The Plitvice Lakes are a national park in Croatia, and in the Plitvice Lakes municipality, near the border with Bosnia and Herzegovina. The Plitvice Lakes national park is heavily forested, mainly with beech, spruce, and fir trees, and features a mixture of Alpine and Mediterranean vegetation. It has a notably wide variety of plant communities, due to its range of microclimates, differing soils and varying levels of altitude. The area is also home to an extremely wide variety of animal and bird species. Rare fauna such as the European brown bear, wolf, eagle owl, wild catcapercaillie can be found there, along with many more common species. At least 126 species of birds have been recorded there, of which 70 have been recorded as breeding there.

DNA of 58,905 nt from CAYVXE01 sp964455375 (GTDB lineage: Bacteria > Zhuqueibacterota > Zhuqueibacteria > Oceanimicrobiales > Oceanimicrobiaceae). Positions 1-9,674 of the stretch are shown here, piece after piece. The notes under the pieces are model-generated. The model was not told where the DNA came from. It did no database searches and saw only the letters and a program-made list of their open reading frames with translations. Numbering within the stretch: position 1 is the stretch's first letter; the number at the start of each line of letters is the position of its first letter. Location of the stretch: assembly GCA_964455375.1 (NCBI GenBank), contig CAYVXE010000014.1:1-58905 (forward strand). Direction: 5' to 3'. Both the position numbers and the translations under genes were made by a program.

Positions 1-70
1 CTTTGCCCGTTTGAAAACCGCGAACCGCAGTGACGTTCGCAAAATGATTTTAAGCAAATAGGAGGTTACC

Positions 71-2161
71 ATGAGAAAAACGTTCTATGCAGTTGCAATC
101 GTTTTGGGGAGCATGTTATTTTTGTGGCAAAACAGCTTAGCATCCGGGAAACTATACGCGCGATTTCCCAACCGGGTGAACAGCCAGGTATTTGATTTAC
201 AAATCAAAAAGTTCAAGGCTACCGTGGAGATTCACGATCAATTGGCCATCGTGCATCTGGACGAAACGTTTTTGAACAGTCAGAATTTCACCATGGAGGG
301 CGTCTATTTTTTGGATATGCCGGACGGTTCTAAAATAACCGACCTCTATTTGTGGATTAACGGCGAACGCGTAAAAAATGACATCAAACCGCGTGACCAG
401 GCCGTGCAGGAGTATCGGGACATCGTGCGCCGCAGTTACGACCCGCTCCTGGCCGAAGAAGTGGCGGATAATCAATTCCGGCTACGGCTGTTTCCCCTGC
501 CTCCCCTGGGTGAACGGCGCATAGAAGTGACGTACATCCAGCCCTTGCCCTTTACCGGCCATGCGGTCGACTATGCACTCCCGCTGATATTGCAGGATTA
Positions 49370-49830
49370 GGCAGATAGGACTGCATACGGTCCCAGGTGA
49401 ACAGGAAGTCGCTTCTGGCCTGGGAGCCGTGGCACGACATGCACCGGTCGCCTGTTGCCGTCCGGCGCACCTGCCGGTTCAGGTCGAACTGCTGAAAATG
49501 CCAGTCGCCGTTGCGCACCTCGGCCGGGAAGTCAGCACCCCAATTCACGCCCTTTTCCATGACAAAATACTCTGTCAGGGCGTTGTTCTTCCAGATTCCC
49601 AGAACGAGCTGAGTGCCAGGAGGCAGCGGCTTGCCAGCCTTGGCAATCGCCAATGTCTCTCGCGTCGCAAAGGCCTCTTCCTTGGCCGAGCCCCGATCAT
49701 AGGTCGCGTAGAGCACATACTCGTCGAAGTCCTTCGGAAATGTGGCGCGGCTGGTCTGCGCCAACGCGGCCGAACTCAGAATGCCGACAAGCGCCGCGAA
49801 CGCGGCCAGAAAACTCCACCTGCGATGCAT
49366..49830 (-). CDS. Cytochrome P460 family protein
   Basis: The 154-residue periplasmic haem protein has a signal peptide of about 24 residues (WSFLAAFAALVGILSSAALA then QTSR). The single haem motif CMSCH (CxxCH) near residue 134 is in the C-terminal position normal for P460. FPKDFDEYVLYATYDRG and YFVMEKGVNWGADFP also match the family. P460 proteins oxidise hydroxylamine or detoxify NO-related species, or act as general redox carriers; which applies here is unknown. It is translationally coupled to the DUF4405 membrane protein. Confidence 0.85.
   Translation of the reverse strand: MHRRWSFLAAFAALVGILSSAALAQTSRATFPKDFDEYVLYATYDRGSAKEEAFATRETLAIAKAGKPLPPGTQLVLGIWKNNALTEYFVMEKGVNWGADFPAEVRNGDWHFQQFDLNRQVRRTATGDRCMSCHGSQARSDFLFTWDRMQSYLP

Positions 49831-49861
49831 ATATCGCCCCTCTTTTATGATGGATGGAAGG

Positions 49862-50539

The Plitvice Lakes had became a major tourist attraction in the late 19th century. The first hotel was built there in 1896, and as early as 1893 it already had a conservation committee - the predecessor of today's national park authority. In 1949 the communist government of Yugoslavia nationalised the lakes and made them a national park. The park was inscribed on the UNESCO World Heritage List in 1979 in recognition of its "outstanding natural beauty, and the undisturbed production of travertine (tuff) through chemical and biological action".